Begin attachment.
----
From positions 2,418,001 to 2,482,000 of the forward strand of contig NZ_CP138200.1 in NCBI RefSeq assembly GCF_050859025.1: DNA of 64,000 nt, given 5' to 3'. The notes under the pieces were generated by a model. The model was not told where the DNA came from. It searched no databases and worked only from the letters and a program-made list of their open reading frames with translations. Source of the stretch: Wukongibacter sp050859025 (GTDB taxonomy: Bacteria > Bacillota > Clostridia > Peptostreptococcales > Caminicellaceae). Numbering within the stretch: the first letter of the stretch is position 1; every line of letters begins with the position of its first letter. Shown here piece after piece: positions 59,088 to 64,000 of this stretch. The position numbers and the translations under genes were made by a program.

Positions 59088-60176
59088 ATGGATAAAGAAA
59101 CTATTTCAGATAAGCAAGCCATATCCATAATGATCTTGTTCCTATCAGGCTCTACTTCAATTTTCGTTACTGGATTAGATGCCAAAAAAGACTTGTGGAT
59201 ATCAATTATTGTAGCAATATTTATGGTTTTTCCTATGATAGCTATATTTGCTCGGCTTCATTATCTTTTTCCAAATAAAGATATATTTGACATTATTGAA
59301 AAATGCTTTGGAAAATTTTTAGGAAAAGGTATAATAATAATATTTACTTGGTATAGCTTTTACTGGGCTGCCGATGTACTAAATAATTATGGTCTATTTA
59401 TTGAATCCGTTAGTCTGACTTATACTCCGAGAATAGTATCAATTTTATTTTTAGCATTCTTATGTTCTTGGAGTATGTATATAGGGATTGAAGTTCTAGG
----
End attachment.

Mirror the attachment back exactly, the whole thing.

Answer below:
From positions 2,418,001 to 2,482,000 of the forward strand of contig NZ_CP138200.1 in NCBI RefSeq assembly GCF_050859025.1: DNA of 64,000 nt, given 5' to 3'. The notes under the pieces were generated by a model. The model was not told where the DNA came from. It searched no databases and worked only from the letters and a program-made list of their open reading frames with translations. Source of the stretch: Wukongibacter sp050859025 (GTDB taxonomy: Bacteria > Bacillota > Clostridia > Peptostreptococcales > Caminicellaceae). Numbering within the stretch: the first letter of the stretch is position 1; every line of letters begins with the position of its first letter. Shown here piece after piece: positions 59,088 to 64,000 of this stretch. The position numbers and the translations under genes were made by a program.

Positions 59088-60176
59088 ATGGATAAAGAAA
59101 CTATTTCAGATAAGCAAGCCATATCCATAATGATCTTGTTCCTATCAGGCTCTACTTCAATTTTCGTTACTGGATTAGATGCCAAAAAAGACTTGTGGAT
59201 ATCAATTATTGTAGCAATATTTATGGTTTTTCCTATGATAGCTATATTTGCTCGGCTTCATTATCTTTTTCCAAATAAAGATATATTTGACATTATTGAA
59301 AAATGCTTTGGAAAATTTTTAGGAAAAGGTATAATAATAATATTTACTTGGTATAGCTTTTACTGGGCTGCCGATGTACTAAATAATTATGGTCTATTTA
59401 TTGAATCCGTTAGTCTGACTTATACTCCGAGAATAGTATCAATTTTATTTTTAGCATTCTTATGTTCTTGGAGTATGTATATAGGGATTGAAGTTCTAGG